The fall in the backscattered optical signal from normal to oblique incidence of 40 deg falls in the range 0.5 to 4 dB for the cartilage sample, whereas the signal drop is remarkably high (∼17 to 18 dB) in the case of the tendon sample. This reflects the basic difference in the scattering nature involved with the two types of tissues. The scattering plots obtained for cartilage samples represents isotropic scattering event and the profile obtained for multiple illumination angles is similar over four planes of imaging oriented at 45 deg of azimuth relative to each other. In the tendon sample, the differences in the backscattering profiles obtained over two orthogonal planes differ over almost 18 dB. Preliminary studies carried out by evaluating the backscatter coefficient of a finite cylinder of given radius and aspect ratio to model the two different tissues using RG approximation provides a possible explanation to this difference in the angle-resolved backscattering obtained in Fig. 4. The hypothesis is that the finer and smaller diameter (∼30 nm) collagen fibrils in cartilage tend to show a more isotropic behavior as if the scatterer involved is a homogeneous cylinder of aspect ratio unity. The tendon fibrils show a more anisotropic behavior owing to the wavy-like (crimp structure) and the larger diameter fibrils involved. Also, referring to the random size distribution of fibrils as given by Freund,12 we speculate that the effective scattering behavior shown by the coarse packing nature of large fibrils separated by smaller fibrils in tendon tissue tend to be more anisotropic as would be dominated by behavior similar to larger size and higher aspect ratio cylinders [∼10 as in Fig. 4]. A much more rigorous analysis can be carried out by taking into account the packing density of the collagen fibers and the three-dimensional arrangements of scatterers involved in both tendon12 and cartilage over a scattering volume, as determined by the lateral and axial resolution of the PS-OCT system used for imaging. Such a model would potentially reproduce the observed features of the angle-resolved backscatter, while features that are not observed (e.g., the periodic oscillations in backscatter with respect to angle) would possibly be suppressed by averaging over an ensemble of fibers within the focal spot with a distribution of radii,12 as well as averaging over a range of angles defined by the beam numerical aperture (about 2 deg). This is currently ongoing in our group and the results will be reported in due course.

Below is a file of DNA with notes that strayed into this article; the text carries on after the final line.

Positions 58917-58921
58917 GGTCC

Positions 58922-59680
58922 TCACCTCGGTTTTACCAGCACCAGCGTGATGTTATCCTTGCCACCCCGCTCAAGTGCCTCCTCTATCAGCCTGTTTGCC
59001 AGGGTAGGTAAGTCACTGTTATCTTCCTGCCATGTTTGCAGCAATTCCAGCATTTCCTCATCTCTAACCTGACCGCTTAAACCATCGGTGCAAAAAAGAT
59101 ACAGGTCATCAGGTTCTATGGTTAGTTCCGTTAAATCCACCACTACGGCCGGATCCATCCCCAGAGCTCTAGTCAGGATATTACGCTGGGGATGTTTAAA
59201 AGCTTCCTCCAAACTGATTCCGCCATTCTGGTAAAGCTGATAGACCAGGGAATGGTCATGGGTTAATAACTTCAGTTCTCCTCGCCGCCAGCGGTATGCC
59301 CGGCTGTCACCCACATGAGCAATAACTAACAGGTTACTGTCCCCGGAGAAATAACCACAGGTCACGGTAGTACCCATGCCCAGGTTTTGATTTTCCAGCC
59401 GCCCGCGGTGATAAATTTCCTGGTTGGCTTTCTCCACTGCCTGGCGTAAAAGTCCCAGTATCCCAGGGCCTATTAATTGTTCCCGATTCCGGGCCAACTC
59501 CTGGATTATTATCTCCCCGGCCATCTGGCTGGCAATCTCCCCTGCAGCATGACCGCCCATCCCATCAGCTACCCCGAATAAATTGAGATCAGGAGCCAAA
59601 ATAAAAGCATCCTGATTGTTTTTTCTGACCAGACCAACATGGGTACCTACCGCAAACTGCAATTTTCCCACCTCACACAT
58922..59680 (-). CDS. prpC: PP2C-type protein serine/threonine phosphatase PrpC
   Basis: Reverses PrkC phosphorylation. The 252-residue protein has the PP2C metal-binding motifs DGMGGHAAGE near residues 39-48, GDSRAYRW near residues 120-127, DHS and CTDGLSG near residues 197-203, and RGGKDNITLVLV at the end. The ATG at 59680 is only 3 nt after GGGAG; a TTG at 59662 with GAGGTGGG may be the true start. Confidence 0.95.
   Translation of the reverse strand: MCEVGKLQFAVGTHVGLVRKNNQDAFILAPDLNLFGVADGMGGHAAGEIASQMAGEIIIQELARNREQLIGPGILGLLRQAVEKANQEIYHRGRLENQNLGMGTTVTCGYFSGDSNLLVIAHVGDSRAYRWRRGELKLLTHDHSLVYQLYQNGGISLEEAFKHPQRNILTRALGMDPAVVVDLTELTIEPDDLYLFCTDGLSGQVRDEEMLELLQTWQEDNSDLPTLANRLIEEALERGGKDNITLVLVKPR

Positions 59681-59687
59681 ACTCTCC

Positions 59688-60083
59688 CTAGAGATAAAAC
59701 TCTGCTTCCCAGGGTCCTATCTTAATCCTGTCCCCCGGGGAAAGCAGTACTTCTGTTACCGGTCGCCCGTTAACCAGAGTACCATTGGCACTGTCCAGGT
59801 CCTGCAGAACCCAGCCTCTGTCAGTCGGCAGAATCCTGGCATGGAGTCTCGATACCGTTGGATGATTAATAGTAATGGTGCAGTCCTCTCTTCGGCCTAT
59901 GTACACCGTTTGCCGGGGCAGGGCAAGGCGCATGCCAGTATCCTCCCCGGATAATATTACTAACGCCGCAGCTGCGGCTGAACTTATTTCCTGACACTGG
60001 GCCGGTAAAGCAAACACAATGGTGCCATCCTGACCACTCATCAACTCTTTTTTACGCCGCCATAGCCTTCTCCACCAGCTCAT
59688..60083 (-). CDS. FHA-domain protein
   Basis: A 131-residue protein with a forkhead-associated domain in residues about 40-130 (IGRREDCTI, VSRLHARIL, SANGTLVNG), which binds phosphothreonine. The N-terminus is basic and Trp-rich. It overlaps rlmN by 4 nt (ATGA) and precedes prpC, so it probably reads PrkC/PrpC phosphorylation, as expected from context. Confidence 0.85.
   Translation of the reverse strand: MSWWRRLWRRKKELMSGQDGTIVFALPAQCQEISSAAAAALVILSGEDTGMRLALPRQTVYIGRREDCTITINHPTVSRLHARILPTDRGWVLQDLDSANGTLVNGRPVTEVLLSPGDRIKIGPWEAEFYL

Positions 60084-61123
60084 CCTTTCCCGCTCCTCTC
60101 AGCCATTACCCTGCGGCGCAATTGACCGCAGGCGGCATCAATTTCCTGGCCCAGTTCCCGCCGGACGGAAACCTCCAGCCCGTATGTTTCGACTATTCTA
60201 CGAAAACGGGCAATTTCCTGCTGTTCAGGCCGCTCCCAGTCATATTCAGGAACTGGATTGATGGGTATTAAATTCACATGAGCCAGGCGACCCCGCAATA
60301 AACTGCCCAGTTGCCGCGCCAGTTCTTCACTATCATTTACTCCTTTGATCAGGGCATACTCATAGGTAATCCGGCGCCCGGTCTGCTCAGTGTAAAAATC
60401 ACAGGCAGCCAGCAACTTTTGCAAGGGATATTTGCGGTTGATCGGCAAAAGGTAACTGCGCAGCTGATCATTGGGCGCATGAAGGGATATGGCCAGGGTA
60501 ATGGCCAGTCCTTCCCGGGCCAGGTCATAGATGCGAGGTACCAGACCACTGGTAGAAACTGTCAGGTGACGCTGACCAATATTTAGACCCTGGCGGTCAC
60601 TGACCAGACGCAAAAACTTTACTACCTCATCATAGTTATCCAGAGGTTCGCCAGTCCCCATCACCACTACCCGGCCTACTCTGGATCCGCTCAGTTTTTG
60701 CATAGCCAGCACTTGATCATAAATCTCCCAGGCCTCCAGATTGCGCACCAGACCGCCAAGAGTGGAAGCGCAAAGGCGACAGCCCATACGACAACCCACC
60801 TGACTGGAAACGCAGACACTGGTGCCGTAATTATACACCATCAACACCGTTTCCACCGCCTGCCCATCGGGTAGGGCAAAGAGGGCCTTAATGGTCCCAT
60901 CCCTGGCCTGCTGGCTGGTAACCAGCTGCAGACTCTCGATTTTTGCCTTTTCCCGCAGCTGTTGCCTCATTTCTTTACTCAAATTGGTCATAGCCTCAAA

Fig. 4

The angle-resolved back-scattered intensity profiles in decibels obtained from implementation of scattering simulation using Rayleigh-Gans approximation for single fibril cylinder of cartilage (diameter ∼30 nm) of aspect ratio unity and tendon (diameter ∼300 nm) fibril of aspect ratio 10. Note how the physically anisotropic structures (increased cylinder aspect ratio) are associated with a more rapid fall in backscatter with respect to the scattering angle.